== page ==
‘I gotta admit, it felt really fucking good.
But I’d never felt so much like a goddamned granola bar in my entire life.’

If your boyfriend makes you feel like food… warning!

I loved how this book held the same sense of humor from the first and Jane’s internal dialogue, although not as prevalent, was still there to an extent. Still definitely a great series that I’ll be continuing shortly. 🙂

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Book Review – Meridian (Fenestra #1) by Amber Kizer

September 26, 2011 Bonnie Book Reviews, Read in 2011, YA 0 Comments

Book Review – Meridian (Fenestra #1) by Amber KizerMeridian by Amber Kizer
Series: Fenestra #1
Published by Delacorte Press on July 28, 2009
Pages: 322
Genres: Fantasy, Paranormal
Format: eBook
Source: Library
Amazon
Goodreads


two-half-stars

Half-human, half-angel, Meridian Sozu has a dark responsibility.

Sixteen-year-old Meridian has been surrounded by death ever since she can remember. As a child, insects, mice, and salamanders would burrow into her bedclothes and die. At her elementary school, she was blamed for a classmate’s tragic accident. And on her sixteenth birthday, a car crashes in front of her family home—and Meridian’s body explodes in pain.

Before she can fully recover, Meridian is told that she’s a danger to her family and hustled off to her great-aunt’s house in Revelation, Colorado. It’s there that she learns that she is a Fenestra—the half-angel, half-human link between the living and the dead. But Meridian and her sworn protector and love, Tens, face great danger from the Aternocti, a band of dark forces who capture vulnerable souls on the brink of death and cause chaos.

You can’t help but be intrigued by the summary: “As a child, insects, mice, and salamanders would burrow into her bedclothes and die.” Whaaaaatt??? Creepy right? I totally loved the introduction into the story, loved learning about her childhood and all that she had to endure as her parents never fully understood her.

On her sixteenth birthday when she witnesses a tragic car accident right in front of her house, her parents proceed to tell her that she must leave town immediately to stay with her great-aunt in Colorado. And… that’s about where it went downhill and into predictable-YA land for me.

Now don’t get me wrong, this is an extremely interesting story and I was extremely interested in learning all about ‘Fenestra’s’ and I loved how even though the story obviously has to do with angels it didn’t go overtly religious and the author had the decency to not associate angels strictly with Christianity.

The main problem I had was the main character was your typical annoying and immature YA character; she pretty much drove me crazy. The other problem I had was even as interesting as the story was to me, the actual writing kind of fell flat for me, was a bit choppy, and overall predictable. The fact that I enjoyed it as much as I did regardless of the problems I had with it I would still be interested in picking up the next in this series to see where the author continues to take this story.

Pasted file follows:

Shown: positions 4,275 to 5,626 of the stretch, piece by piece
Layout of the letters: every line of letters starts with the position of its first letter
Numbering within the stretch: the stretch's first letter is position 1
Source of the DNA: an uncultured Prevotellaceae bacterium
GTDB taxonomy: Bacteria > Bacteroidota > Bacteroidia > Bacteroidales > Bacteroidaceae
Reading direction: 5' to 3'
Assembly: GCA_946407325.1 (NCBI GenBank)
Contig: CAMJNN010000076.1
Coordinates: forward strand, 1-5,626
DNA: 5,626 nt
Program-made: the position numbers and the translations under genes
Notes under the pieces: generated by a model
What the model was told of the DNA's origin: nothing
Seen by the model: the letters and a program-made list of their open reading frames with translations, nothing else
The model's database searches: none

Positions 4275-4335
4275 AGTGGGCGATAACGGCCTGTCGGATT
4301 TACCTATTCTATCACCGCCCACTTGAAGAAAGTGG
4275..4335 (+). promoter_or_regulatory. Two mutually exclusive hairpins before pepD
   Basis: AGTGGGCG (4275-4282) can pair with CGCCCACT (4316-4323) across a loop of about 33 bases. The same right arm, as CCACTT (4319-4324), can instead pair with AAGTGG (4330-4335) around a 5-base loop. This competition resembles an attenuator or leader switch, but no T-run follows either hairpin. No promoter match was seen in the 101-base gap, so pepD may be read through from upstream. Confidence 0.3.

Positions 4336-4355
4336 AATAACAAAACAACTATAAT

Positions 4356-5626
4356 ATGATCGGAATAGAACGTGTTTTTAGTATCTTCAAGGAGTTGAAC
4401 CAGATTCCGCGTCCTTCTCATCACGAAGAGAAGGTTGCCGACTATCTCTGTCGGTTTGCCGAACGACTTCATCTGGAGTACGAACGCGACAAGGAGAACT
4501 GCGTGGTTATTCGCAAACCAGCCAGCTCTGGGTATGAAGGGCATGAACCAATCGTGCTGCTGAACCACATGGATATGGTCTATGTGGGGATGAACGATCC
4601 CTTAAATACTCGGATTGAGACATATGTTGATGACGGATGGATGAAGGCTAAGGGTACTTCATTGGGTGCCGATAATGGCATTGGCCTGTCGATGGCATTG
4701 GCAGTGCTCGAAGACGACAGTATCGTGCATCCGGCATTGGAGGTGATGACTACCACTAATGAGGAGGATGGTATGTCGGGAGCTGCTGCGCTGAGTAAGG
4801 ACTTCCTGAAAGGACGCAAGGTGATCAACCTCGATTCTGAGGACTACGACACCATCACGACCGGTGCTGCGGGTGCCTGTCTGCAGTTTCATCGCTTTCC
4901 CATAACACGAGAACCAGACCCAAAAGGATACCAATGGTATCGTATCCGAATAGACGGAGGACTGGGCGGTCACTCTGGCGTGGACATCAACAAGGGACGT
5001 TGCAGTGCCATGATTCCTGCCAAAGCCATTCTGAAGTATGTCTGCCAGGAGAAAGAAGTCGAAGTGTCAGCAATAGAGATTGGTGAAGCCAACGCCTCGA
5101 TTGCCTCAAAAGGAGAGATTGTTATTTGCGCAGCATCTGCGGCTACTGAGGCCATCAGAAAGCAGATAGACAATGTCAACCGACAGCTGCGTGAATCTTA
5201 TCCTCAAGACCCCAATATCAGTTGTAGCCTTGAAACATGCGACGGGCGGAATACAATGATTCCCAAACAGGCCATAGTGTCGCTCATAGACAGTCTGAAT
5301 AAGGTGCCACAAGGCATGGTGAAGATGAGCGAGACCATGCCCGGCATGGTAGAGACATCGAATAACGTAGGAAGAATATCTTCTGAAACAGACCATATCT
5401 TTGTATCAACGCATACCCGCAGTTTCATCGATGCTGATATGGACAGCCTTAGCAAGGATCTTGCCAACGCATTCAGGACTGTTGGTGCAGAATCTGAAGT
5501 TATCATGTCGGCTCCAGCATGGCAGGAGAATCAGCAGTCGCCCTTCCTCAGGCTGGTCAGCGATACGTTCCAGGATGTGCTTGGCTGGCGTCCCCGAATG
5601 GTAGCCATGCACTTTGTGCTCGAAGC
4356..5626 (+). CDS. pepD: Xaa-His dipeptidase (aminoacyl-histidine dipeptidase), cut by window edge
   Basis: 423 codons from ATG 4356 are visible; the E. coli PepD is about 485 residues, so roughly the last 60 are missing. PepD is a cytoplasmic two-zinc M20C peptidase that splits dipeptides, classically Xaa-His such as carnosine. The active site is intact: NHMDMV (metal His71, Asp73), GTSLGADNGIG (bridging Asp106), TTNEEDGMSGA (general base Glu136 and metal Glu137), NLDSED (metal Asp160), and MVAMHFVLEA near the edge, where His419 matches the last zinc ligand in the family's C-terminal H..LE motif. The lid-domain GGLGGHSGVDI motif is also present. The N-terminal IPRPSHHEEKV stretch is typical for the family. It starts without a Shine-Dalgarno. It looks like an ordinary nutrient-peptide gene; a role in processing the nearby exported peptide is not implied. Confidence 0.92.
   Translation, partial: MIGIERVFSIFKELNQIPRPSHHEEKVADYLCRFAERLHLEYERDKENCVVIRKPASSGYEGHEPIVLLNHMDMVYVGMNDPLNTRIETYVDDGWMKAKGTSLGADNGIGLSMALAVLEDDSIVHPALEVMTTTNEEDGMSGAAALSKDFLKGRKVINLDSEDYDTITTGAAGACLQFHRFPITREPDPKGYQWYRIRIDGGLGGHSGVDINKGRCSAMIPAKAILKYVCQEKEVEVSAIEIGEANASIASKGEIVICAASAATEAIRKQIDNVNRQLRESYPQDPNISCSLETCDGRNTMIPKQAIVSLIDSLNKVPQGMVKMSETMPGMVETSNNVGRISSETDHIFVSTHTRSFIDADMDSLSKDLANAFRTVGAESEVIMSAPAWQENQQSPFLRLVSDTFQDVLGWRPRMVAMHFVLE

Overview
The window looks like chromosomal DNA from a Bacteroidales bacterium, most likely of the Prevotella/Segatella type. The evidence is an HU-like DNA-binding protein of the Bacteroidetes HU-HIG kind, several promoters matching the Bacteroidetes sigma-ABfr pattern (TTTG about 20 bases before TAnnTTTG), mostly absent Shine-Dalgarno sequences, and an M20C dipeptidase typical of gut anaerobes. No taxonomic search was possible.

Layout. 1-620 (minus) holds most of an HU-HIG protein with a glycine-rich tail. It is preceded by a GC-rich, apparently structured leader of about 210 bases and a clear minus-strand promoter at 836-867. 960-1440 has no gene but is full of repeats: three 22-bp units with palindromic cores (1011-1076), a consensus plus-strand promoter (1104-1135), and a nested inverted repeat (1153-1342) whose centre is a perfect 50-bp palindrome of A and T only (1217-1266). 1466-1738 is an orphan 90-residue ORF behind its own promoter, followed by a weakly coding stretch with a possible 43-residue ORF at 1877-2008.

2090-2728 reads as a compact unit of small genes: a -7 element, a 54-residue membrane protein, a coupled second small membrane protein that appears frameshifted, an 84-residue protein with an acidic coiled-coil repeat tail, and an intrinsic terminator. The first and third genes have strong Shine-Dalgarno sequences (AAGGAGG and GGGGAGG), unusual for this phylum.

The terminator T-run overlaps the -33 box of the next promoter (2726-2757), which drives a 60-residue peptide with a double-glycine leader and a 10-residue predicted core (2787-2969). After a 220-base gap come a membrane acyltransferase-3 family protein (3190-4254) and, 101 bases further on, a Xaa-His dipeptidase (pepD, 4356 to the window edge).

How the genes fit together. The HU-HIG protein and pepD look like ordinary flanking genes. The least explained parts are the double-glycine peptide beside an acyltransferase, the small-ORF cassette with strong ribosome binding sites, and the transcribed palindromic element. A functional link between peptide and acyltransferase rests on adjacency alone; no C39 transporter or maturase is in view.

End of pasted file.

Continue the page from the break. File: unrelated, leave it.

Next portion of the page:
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Book Review – Red Glove (Curse Workers #2) by Holly Black

September 26, 2011 Bonnie Book Reviews, Read in 2011, YA 1 Comment

Book Review – Red Glove (Curse Workers #2) by Holly BlackRed Glove by Holly Black
Series: Curse Workers #2
Published by Margaret K. McElderry Books on April 5, 2011
Pages: 352
Genres: Romance, Urban Fantasy
Format: eBook
Amazon
Goodreads

Also by this author: White Cat

four-stars

After rescuing his brothers from Zacharov's retribution and finding out that Lila, the girl he has loved his whole life, will never, ever be his now that his mother has worked her, Cassel is trying to reestablish some kind of normalcy in his life. That was never going to be easy for someone from a worker family tied to one of the big crime families and a mother whose cons get more reckless by the day. But Cassel is also coming to terms with what it means to be a transformation worker and figuring out how to have friends.

But normal doesn't last very long-soon Cassel is being courted by both sides of the law and is forced to confront his past. A past he remembers only in scattered fragments and one that could destroy his family and his future. Cassel will have to decide whose side he wants to be on because neutrality is not an option. And then he will have to pull off his biggest con ever to survive.

Curse Workers series

White Cat (Curse Workers, #1)

White Cat (Curse Workers #1) {My Review}